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Why Grains are Great

Posted on the 24 October 2016

 

At Alpine, we love our grains and our breads are packed full of them. But as well as making our bread taste extra good and give them great texture, did you know that they are also little nutrition powerhouses? Here’s why we think grains are so great.

Note that the information here is of a general nature only. It has not been tailored for the low FODMAP or gluten free diets.

Health benefits of grains

Provide energy, vitamins and minerals
They might be tiny, but grains are nutrient dense, providing us with carbohydrate, fibre, B-group vitamins, iron, iodine and magnesium, just to name a few! (1). Grains are also a plant-based source of protein.

Source of fibre
When it comes to the health properties of grains, all of the magic comes from their fibre content. Grains and grain containing foods are the main source of fibre in the Australian diet, which is handy because without them, you would need to eat around 1.2kg or 9 serves of vegetables and 3 serves of fruit every day in order to get the minimum 25g of fibre recommended for general good health! (2, 3, 4). Read on to find out how the fibre in grains is beneficial to your health.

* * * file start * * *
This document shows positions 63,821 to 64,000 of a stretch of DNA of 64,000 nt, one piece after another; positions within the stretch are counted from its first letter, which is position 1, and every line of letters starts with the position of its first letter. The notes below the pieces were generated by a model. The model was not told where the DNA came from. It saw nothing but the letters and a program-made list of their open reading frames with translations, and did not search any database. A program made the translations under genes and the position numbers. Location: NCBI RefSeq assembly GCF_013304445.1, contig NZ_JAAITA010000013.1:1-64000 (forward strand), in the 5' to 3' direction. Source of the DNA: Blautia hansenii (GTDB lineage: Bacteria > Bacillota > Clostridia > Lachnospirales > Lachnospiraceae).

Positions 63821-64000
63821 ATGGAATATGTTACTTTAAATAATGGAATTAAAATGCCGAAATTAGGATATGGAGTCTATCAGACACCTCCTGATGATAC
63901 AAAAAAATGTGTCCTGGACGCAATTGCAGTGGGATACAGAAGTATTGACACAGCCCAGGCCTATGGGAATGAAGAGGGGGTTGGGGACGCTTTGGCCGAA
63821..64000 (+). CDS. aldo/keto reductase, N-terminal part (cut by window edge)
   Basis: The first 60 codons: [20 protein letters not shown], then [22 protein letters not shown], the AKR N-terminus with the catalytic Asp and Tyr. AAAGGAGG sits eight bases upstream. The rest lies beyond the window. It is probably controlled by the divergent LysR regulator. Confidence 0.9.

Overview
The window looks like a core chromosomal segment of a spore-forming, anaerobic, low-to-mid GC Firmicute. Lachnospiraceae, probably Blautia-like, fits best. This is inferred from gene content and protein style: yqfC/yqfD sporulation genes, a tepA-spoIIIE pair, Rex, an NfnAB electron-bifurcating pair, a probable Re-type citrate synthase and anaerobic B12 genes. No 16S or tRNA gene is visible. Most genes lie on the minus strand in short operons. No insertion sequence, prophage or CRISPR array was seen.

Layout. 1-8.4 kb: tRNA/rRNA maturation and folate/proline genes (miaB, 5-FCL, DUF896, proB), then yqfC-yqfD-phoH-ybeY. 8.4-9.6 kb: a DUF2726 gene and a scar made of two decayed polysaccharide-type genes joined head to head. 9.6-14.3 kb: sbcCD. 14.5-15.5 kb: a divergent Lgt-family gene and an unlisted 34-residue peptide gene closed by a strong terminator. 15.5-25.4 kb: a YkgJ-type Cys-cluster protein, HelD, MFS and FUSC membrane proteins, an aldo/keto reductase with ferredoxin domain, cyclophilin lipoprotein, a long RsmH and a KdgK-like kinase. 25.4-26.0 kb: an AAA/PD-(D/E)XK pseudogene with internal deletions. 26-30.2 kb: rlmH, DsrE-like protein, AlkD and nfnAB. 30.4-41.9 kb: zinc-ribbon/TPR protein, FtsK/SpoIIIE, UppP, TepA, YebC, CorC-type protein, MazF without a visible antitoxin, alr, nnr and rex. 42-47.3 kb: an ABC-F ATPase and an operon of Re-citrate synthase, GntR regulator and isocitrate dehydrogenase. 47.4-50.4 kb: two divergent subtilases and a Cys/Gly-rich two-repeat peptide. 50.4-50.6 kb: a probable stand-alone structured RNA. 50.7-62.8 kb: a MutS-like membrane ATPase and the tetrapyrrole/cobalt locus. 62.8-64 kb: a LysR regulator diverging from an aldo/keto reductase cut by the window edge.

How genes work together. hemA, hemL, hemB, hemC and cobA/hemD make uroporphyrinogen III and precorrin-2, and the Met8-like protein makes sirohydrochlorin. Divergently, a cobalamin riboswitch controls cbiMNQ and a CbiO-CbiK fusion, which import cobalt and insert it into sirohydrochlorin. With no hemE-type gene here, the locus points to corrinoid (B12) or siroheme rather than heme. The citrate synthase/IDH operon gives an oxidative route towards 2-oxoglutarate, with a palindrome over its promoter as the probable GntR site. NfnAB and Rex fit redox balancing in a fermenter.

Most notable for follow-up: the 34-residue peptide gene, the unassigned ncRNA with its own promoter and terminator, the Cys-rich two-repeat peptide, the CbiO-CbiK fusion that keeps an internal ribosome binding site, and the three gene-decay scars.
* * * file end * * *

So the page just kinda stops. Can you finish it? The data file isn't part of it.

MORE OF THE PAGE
They fill you up
The soluble fibre in grains forms a gel in your stomach and small intestine, slowing down how quickly your food moves through your body and is digested. Not only does this help keep you fuller for longer, it results in lower blood glucose levels after eating. (5)

They keep the heart healthy
Again it is the soluble fibre in grains that has been found to help lower cholesterol. And given they help keep you full and regulate blood glucose levels, grains can assist in weight maintenance, which lowers your risk for developing cardiovascular disease. (6)

Can help lower bowel cancer risk
This one is a big deal because 1 in 13 Australians are affected by bowel cancer. (7) The good news is that the World Cancer Research Fund International reports there is convincing evidence that foods containing dietary fibre (i.e. grains!) decrease the risk of bowel cancer. (8)